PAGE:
Fox Movietime Follies of 1929 screened the night

that Jimmie Rodgers was on the bill to open the theater

More on the Fox Movietime Film

Follies of 1929

Follies of 1929 by Fox Movietime was the movie that was part

of this period in entertainment history where the "moving picture shows" were a blend of the vaudeville and the new form of entertainment knows as the "talkies" the new "Sound On Film" business was bringing the old Medicine Shows, Vaudeville and

Tent Shows to extinction. The film had Multicolor sequence in

its original release, as well as being filmed in the experimental

Grandeur wide-screen. The film was produced by William Fox

who founded the Fox Film Corp in 1915, and is now considered

“a lost film,” as all film prints known to exist were destroyed in

fires at Fox storage facility in New Jersey in 1937.  This was

during the time that vaudeville and moving picture show were

on the same stage, until vaudeville went the way of the

medicine show and the tent shows...At one time William Fox

had 1,000 theaters with his Movietone sound systems.

Director, David Butler

Staring: John Breeden, Lola

Lane, DeWitt Jennings



Jimmie Rodgers and Will Rogers, Will would

call  Jimmie his "distant son" CLICK PIC FOR MORE

Jimmie Rodgers, the Singing Brakeman and later to become the Father of

Country Music, and who at the time was one of the biggest record and

radio stars in the US teamed up with Will Rogers, motion picture star,

vaudeville performer, humorist, social commentator and a rope-throwing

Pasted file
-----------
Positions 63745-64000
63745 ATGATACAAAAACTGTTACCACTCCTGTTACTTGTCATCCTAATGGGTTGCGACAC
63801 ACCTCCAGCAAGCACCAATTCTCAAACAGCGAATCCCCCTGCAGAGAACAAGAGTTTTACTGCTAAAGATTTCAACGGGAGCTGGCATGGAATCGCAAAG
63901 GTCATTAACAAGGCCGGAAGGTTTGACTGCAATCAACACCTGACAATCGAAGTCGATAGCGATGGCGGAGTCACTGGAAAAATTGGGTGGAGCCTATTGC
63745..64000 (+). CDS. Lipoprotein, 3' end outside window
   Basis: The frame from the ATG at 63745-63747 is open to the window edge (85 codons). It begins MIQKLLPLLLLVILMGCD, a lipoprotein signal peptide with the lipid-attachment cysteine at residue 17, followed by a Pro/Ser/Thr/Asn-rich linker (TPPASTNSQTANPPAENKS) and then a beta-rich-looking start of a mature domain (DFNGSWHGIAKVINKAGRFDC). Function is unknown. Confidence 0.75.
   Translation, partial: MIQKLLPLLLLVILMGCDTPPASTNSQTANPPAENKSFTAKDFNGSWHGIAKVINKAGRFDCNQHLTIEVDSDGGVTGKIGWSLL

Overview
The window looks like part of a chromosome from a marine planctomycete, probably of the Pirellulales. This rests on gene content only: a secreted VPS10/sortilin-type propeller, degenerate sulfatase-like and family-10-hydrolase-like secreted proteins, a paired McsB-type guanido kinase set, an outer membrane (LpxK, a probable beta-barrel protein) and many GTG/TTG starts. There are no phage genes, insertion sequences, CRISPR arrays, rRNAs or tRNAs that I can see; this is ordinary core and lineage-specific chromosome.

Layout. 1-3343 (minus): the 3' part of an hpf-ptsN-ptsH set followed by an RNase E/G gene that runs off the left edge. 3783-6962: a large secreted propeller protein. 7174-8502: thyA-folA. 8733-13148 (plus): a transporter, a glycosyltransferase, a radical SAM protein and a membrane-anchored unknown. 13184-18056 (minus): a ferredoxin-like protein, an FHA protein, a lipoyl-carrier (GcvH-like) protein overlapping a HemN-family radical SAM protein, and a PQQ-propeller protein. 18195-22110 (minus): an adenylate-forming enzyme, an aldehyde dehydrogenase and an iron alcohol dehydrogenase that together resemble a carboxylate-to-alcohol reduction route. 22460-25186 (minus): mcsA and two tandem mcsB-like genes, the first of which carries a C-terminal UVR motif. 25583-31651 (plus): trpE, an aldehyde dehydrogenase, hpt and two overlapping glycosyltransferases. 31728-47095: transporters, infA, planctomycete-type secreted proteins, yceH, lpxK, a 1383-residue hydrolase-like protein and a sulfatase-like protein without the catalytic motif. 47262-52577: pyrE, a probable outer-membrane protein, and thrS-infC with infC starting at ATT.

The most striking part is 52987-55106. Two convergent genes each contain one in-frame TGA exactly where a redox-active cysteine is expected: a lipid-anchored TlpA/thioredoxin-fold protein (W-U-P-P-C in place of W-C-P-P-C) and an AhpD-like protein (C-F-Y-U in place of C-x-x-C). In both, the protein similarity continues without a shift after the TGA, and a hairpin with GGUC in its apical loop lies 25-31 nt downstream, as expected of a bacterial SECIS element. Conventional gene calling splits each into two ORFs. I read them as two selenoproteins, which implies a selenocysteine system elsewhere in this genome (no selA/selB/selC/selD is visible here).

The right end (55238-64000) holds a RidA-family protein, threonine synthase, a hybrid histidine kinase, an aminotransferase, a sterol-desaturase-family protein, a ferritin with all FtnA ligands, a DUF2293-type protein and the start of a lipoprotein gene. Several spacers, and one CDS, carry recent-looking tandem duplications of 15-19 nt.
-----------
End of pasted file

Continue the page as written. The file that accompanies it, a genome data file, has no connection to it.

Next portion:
cowboy to do a tour of Oklahoma and Arkansas where they raised $250k

to help support a Red Cross relief tour to help the millions suffering from the

Great Depression and the Dust Bowl that was hitting Texas, Oklahoma and Arkansas at that time in history.  Some historians say that this effort saved

the Red Cross from bankruptcy saving many people from hunger and they

brought attention to the devastation going on in this part of the country at a

time the nation was deep in the Great Depression.  Due to Jimmies failing

health he was not able to do all 52 performances in the 48 towns and Will

Rogers got a plane to help make the trip more easy to cover all the ground

in the 18 days of the tour.


There are stories that for a while both Jimmie and Will had suites at the

Gunter Hotel.  The kick off party for their tour was in the hotel's Crystal

Ballroom and was attended by the high society of San Antonio and Texas.



Jimmie Rodgers story rides the same track that the cutting edge of the advancement of the

entertainment business and the technologies that drove it along.  From running away with a

medicine show as a boy then later producing his own tent show.  He was doing radio in the

early days before he was recorded on some of the first portable recording equipment in

1927, with his record being released on the wind up Victrola on cylinder record and disc,

and he was discovered at one of the first field recording of Victor Talking Machines.


Jimmie was a huge radio record star and in 1929 he's doing a RKO Vaudeville Show

Tour that was playing a number of grand theaters across a few states as Radio-Keith-

Orpheum Interstate Circuit that summer and he ended up doing a number of Majestic

Theaters all timed to make this grand opening in San Antonio in the Summer of 1929.




Dedicated to Merle Haggard the Jimmie Rodgers

Great-Grand-kids, Jimmie Dale Court and

my kids Lance, Desiree, Robby and Ashley

 who I worked all their lives on this project.

With proceeds going to help

Runaway Children and Youth


Jimmie Rodgers the Father of Country Music

loved and lived in San Antonio, Texas